Nonetheless, Dr. Offit sees an important role for movies in science communications, and urge scientists to work with filmmakers to get it right.

Science communication in action – confronting the anti-vaccine movement:

The last part of the book uses the anti-vaccine movement as a story of the pitfalls and successes of science communication.

Chapter 8 of “Bad Advice” looks at how charismatic figures can promote anti-science misinformation. Although it covers several examples, the heart of the chapter is the case of Andrew Wakefield, the British doctor who promoted misinformation about MMR. Dr. Offit tells the dramatic story of Wakefield’s rise, the scientific literature that showed him wrong, and the discovery of his misdeeds, that led to his fall. He describes Wakefield’s situation today – thoroughly discredited, on par with other conspiracy theorists – through his participation in the infamous Conspirasea Cruise.  The end of the chapter examines different explanations for why Wakefield sticks to his original claims, years after they’ve been thoroughly disproven. I’ll let you find out yourselves. It’s not exactly flattering to Wakefield, though. 

Chapter 9 looks at the role of politicians in promoting anti-science misinformation, focusing on Dan Burton’s hearings that tried to make a case that vaccines cause autism (YouTube snippets of the hearings, out of context, are still used by anti-vaccine activists. Dr. Offit will give you a more comprehensive view). Dr. Offit also tells of his own experience in the hearing, and what he sees as errors committed because of his naiveté and inexperience. It’s half sad and half comical to read through both his preparation for the hearing, and the actual experience of Mr. Burton, who came into the hearing with a set conclusion and a set role he wanted Dr. Offit to play, trying to delegitimize him.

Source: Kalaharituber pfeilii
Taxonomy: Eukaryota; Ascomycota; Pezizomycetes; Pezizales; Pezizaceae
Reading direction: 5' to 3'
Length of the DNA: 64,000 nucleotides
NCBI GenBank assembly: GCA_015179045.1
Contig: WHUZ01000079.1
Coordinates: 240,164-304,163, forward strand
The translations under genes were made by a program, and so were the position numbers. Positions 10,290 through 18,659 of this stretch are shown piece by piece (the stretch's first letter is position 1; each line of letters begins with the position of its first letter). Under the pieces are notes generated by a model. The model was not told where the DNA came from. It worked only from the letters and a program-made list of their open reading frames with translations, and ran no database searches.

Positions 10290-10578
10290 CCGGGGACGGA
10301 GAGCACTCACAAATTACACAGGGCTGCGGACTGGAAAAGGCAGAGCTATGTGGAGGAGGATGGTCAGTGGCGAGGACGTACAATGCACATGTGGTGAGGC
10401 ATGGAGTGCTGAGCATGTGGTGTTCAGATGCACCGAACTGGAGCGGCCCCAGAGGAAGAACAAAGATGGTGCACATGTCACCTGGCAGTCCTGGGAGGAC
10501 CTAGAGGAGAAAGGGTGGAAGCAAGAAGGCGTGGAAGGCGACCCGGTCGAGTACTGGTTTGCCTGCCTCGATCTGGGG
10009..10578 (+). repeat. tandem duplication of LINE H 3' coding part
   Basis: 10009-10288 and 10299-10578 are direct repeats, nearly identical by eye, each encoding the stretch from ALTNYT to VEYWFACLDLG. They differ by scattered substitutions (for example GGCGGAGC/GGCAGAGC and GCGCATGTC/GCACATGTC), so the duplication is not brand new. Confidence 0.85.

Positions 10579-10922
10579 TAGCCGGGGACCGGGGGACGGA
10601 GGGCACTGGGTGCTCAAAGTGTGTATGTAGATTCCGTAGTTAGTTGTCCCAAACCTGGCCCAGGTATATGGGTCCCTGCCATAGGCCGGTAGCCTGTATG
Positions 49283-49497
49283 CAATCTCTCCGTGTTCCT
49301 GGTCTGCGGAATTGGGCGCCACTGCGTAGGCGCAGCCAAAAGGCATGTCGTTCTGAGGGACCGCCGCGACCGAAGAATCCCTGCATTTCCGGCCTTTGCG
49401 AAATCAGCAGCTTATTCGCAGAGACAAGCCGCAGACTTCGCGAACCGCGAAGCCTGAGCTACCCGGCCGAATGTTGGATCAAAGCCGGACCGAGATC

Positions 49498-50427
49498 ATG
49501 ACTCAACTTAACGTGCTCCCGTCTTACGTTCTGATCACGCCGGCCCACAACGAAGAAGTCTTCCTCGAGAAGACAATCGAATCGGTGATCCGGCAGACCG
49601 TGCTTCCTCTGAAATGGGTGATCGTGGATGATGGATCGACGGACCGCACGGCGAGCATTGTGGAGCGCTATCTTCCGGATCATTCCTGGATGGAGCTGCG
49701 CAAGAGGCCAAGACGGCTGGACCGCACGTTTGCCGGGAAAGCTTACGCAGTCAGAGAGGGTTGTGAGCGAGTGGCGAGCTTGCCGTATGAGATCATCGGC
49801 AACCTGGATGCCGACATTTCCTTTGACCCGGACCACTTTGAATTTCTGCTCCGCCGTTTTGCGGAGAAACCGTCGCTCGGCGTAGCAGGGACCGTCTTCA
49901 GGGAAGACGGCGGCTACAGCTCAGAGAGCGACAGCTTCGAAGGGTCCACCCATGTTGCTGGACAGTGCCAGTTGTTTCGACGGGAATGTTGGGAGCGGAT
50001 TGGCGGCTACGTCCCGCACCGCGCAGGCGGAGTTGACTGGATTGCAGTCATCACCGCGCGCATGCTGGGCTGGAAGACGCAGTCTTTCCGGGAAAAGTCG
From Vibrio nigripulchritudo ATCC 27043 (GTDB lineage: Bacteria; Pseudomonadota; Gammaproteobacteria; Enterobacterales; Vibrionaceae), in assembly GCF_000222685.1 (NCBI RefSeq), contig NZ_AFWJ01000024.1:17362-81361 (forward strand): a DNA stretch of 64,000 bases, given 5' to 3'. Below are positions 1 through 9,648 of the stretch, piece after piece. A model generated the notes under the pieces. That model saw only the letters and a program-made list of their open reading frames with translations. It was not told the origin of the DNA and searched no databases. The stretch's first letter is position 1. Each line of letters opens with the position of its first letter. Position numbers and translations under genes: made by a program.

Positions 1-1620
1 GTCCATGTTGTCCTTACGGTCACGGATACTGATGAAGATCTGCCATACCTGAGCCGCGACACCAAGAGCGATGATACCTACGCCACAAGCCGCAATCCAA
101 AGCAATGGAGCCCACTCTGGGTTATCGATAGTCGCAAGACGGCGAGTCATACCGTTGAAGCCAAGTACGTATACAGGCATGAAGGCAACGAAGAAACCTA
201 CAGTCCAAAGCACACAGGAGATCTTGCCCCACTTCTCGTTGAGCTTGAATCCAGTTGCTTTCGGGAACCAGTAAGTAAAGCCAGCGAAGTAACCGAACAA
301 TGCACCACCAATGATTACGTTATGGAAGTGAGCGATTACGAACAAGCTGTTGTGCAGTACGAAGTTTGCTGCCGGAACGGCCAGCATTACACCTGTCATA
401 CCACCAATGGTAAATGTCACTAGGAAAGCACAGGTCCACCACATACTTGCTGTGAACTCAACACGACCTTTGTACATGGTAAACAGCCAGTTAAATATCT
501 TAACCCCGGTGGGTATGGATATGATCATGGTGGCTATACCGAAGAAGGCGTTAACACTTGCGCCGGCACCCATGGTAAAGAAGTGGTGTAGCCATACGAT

Chapter 10 warns science communicators to expect a campaign of personal delegitimization and attacks, drawing on Dr. Offit’s own extensive experiences with anti-vaccine efforts to attack him. It goes from hateful emails, through lawsuits, to death threats. It’s painful but incredibly important for people who go into these areas to be prepared for the ugly reaction from misguided but passionate people on the other side, in all its extreme forms. 

Chapter 11 goes more deeply into Dr. Offit’s own reasons for entering the fray. It is very autobiographical (some of the events in it were described in some of Dr. Offit’s other books, but many will be new to readers), telling his career story – again, with lots of humor, more than a few lumps. This is to explain what motivates him to speak up, and to some degree, to counter the claims accusing him of having a conflict of interests because of his involvement in the creation of the rotavirus vaccine. It’s a powerful chapter.